Calgary Sun

Sunday, May 2, 1999

Parents rendered powerless

Adults told its wrong to punish children -- and then held accountable

Calgary Sun

Shackle the parents and then, after they are incapable of action, blame them. That is what the world is coming to -- and fast. On the one hand, U.S. Attorney General Janet Reno says it's important for the authorities to find out what the parents of the killers in Littleton, Colo., "knew and should have known" about their respective son's activities and plans and "take appropriate steps."

By that, Reno means potentially charging the parents with criminal negligence in connection with the shootings.

Yet, on the other hand, we have a U.S. government, not to mention a Canadian government, which enthusiastically signed the U.N. Declaration on the Rights of the Child, a well-meaning but diabolically dangerous document which essentially bans parents from invading their kid's privacy, from physically restraining or punishing their children, from trying to control what the child reads or watches, or from interfering with the child's rights of association -- even if who they want to "associate with" are Hitler worshippers.

For quite some time, the Alberta government refused to sign the U.N. document -- which some legal experts say is a binding legal contract. For that, Alberta was viewed by Ottawa and the other nine provinces as rednecks -- knuckle draggers who don't believe in children's rights.

Recently, however, Premier Ralph Klein foolishly gave in to pressure from the prime minister and signed the document.

Everyone of course, including enlightened individuals like Janet Reno, Bill Clinton and Jean Chretien, rightly wonders how the parents of mass murderers Eric Harris, 17, and Dylan Klebold, 18, did NOT know their children were building bombs in Harris' garage prior to the April 20 tragedy -- which left 12 students and one teacher dead before Harris and Klebold turned their guns on themselves.

After all, not only did neighbours in the posh neighbourhood report there was quite a racket coming out of Harris' garage, but police revealed they found weapon parts and other materials clearly visible in one of the youth's bedrooms.

Well, if Reno and Clinton and Chretien actually subscribe to or believe in the documents they sign, then the parents wouldn't have had the RIGHT to find out what their kids were up to. That, you see, would have been an invasion of the little darlings' right to privacy.

Could I be misinterpreting the document? You decide.

This is exactly what Article 16 of the U.N. Declaration says: "1. No child shall be subjected to arbitrary or unlawful interference with his or her privacy, family, home or correspondence..."

If Chretien and his cronies actually believe this ridiculous document, then they are contradicting it time and again with proposed laws which, if all are passed, will weave such a muddled web that all citizens are bound to be caught in it.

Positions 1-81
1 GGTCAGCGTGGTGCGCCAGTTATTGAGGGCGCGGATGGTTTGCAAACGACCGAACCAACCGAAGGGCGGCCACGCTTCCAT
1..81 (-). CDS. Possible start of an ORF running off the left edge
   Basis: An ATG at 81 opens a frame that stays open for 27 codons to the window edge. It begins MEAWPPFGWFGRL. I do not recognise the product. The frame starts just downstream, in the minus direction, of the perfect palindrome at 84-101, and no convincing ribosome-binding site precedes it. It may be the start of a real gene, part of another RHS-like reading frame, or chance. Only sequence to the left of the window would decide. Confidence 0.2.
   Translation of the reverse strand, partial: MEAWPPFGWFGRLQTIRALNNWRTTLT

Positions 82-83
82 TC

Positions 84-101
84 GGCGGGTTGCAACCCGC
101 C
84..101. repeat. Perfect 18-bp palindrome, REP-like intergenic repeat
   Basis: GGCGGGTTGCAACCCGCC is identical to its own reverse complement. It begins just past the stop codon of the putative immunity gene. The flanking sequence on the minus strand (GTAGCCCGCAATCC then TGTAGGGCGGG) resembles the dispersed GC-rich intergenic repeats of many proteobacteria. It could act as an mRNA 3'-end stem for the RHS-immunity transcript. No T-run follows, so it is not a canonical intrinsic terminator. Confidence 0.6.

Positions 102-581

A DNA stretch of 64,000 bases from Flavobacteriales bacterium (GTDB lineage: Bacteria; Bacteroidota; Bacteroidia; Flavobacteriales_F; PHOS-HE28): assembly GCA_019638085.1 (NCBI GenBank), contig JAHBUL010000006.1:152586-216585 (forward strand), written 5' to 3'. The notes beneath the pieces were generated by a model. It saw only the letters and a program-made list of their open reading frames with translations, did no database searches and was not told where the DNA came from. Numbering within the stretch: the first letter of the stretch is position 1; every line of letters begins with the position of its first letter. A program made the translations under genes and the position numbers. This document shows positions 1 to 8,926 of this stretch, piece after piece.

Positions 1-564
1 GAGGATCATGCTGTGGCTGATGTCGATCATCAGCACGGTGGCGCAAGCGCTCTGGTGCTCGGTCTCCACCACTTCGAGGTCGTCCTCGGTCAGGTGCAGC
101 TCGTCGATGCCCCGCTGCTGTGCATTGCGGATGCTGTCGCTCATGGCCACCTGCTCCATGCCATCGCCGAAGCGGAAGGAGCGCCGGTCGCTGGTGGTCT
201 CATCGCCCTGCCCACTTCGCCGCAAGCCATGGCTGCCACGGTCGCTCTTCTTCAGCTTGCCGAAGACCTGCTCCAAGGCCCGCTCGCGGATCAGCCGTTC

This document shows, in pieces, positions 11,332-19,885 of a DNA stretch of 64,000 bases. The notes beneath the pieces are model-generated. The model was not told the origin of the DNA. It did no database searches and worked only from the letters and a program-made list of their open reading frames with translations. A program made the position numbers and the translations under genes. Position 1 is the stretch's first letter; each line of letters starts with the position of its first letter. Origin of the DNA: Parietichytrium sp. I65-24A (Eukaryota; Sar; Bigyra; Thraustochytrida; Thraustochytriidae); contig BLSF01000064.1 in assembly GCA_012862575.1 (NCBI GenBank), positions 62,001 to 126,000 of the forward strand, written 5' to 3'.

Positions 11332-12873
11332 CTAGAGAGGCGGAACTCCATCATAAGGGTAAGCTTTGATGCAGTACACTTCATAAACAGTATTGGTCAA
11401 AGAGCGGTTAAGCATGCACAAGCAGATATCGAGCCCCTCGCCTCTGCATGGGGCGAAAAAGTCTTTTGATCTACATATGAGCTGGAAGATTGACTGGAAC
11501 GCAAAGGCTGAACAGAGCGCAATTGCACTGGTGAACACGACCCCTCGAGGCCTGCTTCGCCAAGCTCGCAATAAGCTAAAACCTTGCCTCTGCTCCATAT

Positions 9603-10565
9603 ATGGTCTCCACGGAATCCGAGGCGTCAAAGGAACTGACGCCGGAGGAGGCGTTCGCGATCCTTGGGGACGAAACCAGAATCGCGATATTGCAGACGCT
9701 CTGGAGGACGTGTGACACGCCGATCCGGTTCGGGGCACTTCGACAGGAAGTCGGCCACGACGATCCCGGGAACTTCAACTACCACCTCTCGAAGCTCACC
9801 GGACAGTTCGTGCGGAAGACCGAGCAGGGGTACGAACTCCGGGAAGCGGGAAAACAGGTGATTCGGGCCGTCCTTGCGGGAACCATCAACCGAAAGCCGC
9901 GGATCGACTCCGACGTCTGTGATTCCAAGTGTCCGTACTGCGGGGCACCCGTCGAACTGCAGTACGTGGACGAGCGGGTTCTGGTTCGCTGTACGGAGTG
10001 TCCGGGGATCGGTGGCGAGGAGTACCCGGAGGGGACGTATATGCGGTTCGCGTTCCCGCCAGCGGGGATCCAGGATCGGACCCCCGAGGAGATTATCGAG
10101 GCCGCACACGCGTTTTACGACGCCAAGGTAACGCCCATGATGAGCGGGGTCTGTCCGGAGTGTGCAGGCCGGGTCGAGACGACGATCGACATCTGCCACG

For instance, studies show that about 70% of all Canadian parents have or do spank their children.

What is Ottawa's response? There are bills before the House of Commons which, if passed, would make it a criminal offence for parents to physically punish their children -- which includes restraining them.

On the flip side of that, however, perhaps in an effort to ensure all parents are eventually jailed or punished, Justice Minister Anne McLellan is contemplating a law which would make parents responsible for crimes committed by their children. Heaven forbid we would actually hold people responsible for their own actions.

So, on the one hand, parents won't be allowed a widely used form of discipline in an effort to raise responsible kids; and on the other -- after all parenting tools are taken away from us -- we will be held responsible for our irresponsible offspring. Talk about a Catch-22.

Just in case you think you might be able to get away with grounding your kid or preventing them from attending the next Hitler youth meeting, Health Minister Allan Rock is planning to set up a "child czar" who will represent the rights of children and inform children of their rights.

Kids are constantly being informed about their rights.

Too bad nobody remembers to remind them about their inherent responsibilities. Speaking of contradiction, here's another disturbing one coming out of the school shootings in Colorado and Taber. On the one hand, we have columnists, psychologists, parents and teachers agreeing that somehow we are failing to teach our kids empathy. I believe that's true.

Then, on the other hand, we have politicians and angry masses calling on the government of Colorado to charge the parents of the two killers. Empathy -- real empathy -- includes recognizing that the parents of the perpetrators of these crimes are suffering as much grief and agony, if not more, as those of the children who were these killers' victims.

Whose parents would you rather be right now?

The ones who were killed, or the ones who did the killing?

I know what I would prefer.

Copyright© 1999, Canoe Limited Partnership.